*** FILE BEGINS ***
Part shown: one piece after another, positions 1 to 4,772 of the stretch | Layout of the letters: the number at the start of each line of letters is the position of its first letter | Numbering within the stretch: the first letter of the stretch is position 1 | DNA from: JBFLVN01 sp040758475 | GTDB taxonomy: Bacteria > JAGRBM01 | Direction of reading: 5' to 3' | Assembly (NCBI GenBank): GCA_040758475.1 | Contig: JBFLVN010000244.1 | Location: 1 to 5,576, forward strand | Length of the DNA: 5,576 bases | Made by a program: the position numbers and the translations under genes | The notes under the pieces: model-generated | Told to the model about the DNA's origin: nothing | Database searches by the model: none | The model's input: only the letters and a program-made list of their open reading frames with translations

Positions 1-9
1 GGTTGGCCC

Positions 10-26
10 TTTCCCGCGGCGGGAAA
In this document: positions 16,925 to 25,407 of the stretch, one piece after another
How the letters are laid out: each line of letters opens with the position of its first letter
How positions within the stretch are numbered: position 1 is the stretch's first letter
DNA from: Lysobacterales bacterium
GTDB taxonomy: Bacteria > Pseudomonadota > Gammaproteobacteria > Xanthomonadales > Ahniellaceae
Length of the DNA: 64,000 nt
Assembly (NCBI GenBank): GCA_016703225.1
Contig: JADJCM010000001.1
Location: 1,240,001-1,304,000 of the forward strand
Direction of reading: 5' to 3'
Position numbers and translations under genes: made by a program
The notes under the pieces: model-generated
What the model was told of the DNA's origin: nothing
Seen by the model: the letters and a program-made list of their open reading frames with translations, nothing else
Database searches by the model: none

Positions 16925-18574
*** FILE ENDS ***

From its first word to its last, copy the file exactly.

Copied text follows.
Part shown: one piece after another, positions 1 to 4,772 of the stretch | Layout of the letters: the number at the start of each line of letters is the position of its first letter | Numbering within the stretch: the first letter of the stretch is position 1 | DNA from: JBFLVN01 sp040758475 | GTDB taxonomy: Bacteria > JAGRBM01 | Direction of reading: 5' to 3' | Assembly (NCBI GenBank): GCA_040758475.1 | Contig: JBFLVN010000244.1 | Location: 1 to 5,576, forward strand | Length of the DNA: 5,576 bases | Made by a program: the position numbers and the translations under genes | The notes under the pieces: model-generated | Told to the model about the DNA's origin: nothing | Database searches by the model: none | The model's input: only the letters and a program-made list of their open reading frames with translations

Positions 1-9
1 GGTTGGCCC

Positions 10-26
10 TTTCCCGCGGCGGGAAA
In this document: positions 16,925 to 25,407 of the stretch, one piece after another
How the letters are laid out: each line of letters opens with the position of its first letter
How positions within the stretch are numbered: position 1 is the stretch's first letter
DNA from: Lysobacterales bacterium
GTDB taxonomy: Bacteria > Pseudomonadota > Gammaproteobacteria > Xanthomonadales > Ahniellaceae
Length of the DNA: 64,000 nt
Assembly (NCBI GenBank): GCA_016703225.1
Contig: JADJCM010000001.1
Location: 1,240,001-1,304,000 of the forward strand
Direction of reading: 5' to 3'
Position numbers and translations under genes: made by a program
The notes under the pieces: model-generated
What the model was told of the DNA's origin: nothing
Seen by the model: the letters and a program-made list of their open reading frames with translations, nothing else
Database searches by the model: none

Positions 16925-18574